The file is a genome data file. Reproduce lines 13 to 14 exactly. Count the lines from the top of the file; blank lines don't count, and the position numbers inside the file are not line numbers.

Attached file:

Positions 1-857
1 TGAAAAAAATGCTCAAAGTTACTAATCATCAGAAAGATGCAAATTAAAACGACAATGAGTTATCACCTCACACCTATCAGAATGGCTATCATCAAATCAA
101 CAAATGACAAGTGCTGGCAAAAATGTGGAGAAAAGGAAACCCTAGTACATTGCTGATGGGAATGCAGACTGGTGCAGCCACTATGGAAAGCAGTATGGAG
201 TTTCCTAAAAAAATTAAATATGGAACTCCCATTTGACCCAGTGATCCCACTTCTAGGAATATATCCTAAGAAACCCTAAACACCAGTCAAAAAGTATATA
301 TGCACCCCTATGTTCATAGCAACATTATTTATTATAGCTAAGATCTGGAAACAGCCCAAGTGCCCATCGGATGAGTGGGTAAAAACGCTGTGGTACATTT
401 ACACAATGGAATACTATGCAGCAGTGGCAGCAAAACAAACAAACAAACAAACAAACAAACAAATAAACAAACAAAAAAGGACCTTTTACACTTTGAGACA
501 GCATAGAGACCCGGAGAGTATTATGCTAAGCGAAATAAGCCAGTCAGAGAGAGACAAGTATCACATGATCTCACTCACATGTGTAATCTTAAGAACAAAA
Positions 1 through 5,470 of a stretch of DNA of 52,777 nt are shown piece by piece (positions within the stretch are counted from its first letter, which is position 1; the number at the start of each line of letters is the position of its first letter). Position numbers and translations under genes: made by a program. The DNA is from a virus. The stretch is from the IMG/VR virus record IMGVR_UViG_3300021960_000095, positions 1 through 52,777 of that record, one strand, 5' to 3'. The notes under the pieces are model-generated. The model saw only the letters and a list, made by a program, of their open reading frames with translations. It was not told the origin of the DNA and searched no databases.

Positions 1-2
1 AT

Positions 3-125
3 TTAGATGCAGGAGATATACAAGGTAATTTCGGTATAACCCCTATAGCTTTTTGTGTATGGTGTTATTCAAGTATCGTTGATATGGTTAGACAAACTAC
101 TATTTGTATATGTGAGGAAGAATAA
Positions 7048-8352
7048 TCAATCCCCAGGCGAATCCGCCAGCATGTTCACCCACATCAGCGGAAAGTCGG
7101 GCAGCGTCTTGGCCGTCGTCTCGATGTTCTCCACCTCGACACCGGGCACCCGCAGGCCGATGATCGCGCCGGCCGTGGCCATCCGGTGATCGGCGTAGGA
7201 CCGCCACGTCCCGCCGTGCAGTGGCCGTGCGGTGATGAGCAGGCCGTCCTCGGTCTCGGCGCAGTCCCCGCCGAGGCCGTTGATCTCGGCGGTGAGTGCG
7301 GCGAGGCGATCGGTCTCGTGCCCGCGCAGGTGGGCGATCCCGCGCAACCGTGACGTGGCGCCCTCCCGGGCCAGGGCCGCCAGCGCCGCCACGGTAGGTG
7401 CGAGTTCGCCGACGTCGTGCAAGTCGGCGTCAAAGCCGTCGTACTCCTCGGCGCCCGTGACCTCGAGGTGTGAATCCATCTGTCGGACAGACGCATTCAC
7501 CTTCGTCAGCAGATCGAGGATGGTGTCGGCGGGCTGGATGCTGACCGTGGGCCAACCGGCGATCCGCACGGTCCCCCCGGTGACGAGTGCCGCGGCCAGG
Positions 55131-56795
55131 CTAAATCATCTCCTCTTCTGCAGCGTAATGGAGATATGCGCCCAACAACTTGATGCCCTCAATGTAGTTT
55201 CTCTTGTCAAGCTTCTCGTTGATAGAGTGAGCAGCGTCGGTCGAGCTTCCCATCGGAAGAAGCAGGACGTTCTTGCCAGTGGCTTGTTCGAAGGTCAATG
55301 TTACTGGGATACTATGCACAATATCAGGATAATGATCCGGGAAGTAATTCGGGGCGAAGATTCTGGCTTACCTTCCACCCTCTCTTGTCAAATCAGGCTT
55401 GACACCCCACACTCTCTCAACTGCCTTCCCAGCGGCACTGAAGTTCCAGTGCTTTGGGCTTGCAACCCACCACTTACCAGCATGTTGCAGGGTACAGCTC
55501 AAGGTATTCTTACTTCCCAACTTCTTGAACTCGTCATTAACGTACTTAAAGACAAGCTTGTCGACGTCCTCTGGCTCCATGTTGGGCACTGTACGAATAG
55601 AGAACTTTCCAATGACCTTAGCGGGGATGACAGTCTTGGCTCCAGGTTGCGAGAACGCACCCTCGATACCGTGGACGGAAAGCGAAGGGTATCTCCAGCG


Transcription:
101 TATTTGTATATGTGAGGAAGAATAA
Positions 7048-8352